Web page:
SANTA CLARA, Calif. - Coming off a down year in pass coverage in 2012, San Francisco 49ers strong safety Donte Whitner spent his offseason trying to improve his cover skills. As it turned out, he became one of the league’s best last season, his contract year, helping him land a four-year, $28 million deal with the Cleveland Browns in the spring.
That left San Francisco with a familiar challenge in having to replace a very good safety. The front office hit a home run in taking Eric Reid in the first round of the ’13 draft to replace Dashon Goldson.
In the early going this year, it looks like they’ve done the same with free agent strong safety Antoine Bethea to replace Whitner. In the small sample of two games, Bethea's been every bit as good, if not better than his predecessor.
"It’s been seamless," coach Jim Harbaugh said of the transition. "It’s been very similar to Donte Whitner. I’ll make a rare comparison, but both have those qualities. It’s been seamless having Antoine."
In fact, Bethea’s been the league’s top safety through the season’s first two weeks, according to Pro Football Focus’ grading. To boot, his backloaded four-year, $21 million deal is cheaper and far more manageable under the salary cap than Whitner's new contract with Cleveland.
"They both work well in the system," Reid said of Whitner and his new running mate Bethea. "They kind of have the same body type, same build. What (coordinator Vic Fangio) asks of them is pretty similar. They both fit well."
On a defense that’s struggled with penalties and the pass rush so far in 2014, the strong point has been the play of Reid and Bethea in conjunction on the back end. Neither have accrued a flag and quarterbacks have a 31.57 passer rating when targeting them in coverage.
Bethea’s "seamless" transition stems from his durability and discipline. The former sixth-round pick hasn’t missed a start since 2007 and hasn’t been flagged in his last 22 games. He’s filled lanes well against the run and prevented deep plays in the passing game, including a pair of pass breakups deep down field in the loss to Chicago.
"He reacts very quickly," Reid said. "You can see it in the way he plays, he sees something and he’s gone. He’ll shoot a gap, he’ll read a route combination. He’s very instinctive. I think that comes with his experience along with being a very smart."
Perhaps Bethea’s most notable play of the young season was his crushing hit on Cowboys wideout Dez Bryant on Reid’s first-quarter interception in Week 1. It harkened memories of Whitner’s style as an enforcer over the middle.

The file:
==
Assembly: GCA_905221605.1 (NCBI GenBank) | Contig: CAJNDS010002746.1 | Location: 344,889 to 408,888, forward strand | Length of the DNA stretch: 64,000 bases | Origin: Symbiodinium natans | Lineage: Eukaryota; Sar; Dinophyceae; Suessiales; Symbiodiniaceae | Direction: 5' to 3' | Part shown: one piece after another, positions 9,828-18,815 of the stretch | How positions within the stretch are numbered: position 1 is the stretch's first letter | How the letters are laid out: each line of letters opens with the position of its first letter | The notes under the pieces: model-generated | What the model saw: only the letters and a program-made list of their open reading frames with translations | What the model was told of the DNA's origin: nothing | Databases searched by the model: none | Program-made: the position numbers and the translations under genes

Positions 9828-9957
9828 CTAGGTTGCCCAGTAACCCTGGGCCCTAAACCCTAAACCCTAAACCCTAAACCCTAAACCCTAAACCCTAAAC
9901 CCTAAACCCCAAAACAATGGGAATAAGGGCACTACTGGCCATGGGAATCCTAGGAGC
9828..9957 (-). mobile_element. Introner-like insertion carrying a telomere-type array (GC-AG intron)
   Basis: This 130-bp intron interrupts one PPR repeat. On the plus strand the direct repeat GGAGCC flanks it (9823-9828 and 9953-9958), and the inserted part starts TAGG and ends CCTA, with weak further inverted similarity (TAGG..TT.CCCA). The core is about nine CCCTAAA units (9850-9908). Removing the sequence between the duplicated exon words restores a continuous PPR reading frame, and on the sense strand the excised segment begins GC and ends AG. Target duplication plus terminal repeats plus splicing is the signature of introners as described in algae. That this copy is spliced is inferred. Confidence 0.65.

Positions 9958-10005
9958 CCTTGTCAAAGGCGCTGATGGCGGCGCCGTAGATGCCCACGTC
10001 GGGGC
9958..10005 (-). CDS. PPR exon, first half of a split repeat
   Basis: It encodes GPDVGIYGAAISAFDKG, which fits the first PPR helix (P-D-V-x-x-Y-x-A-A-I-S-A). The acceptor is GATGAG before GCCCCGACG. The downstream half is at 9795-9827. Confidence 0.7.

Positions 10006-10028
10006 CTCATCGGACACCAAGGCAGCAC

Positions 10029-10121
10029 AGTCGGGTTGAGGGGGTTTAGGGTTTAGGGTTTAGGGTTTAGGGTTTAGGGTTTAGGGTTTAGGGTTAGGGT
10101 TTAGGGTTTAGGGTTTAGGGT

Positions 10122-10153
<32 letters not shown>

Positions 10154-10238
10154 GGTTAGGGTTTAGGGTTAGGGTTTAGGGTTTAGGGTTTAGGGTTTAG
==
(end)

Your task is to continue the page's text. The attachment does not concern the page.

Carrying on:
The difference: Bethea wasn’t flagged for sending Bryant sprawling to the turf. Whitner became a regular target for officials, amassing seven personal fouls penalties last year - five were for unnecessary roughness. Whitner was tied for the league lead among safeties for penalties, making his departure a little easier for San Francisco to swallow.
Like Reid, Bethea has focused on playing within the rules.
"It’s an emphasis on certain calls and the refs are doing their job and as players we got to play through that and make it happen," Bethea said.
Said Reid: "I think we just recognize that the league is changing on how they’re making calls on hits. Every defensive player loves a big hit, I would be lying if I said I didn’t want to crush everybody that came on the field. Sometimes you got to figure out a way to do it that’s within the rules. And we’re trying to do that."
Few things can help a safety more than a strong linebacker corps. With the Colts, Bethea never played with an All-Pro or Pro Bowl linebacker. He came to a 49ers team that finished in the top three in scoring three-straight seasons, due, in part, to the presence of Patrick Willis.
Willis has been voted to seven-straight Pro Bowls to start his career, and earned first-team All-Pro recognition five times. Having that kind of player in front of him has allowed Bethea to focus more on his job.
"I think in my book (Willis is) a future Hall of Famer," Bethea said.
"I’ve always been a fan of Antoine’s," Willis said, "even watching him throughout the league when he was with Indianapolis. To be able to get him here after losing a guy like Donte who had played a lot of football for us, played some good football for us...is really good for our defense. I look forward to him to continue to turn it up each week and I enjoy watching him play and being out there with him."
Bethea won a Super Bowl with the Colts in 2006 and was on the team that last to the Saints in 2009. If his strong play continues, and the defensive front returns to form when Aldon Smith and NaVorro Bowman come back later in the year, Bethea could get a chance at a second ring.
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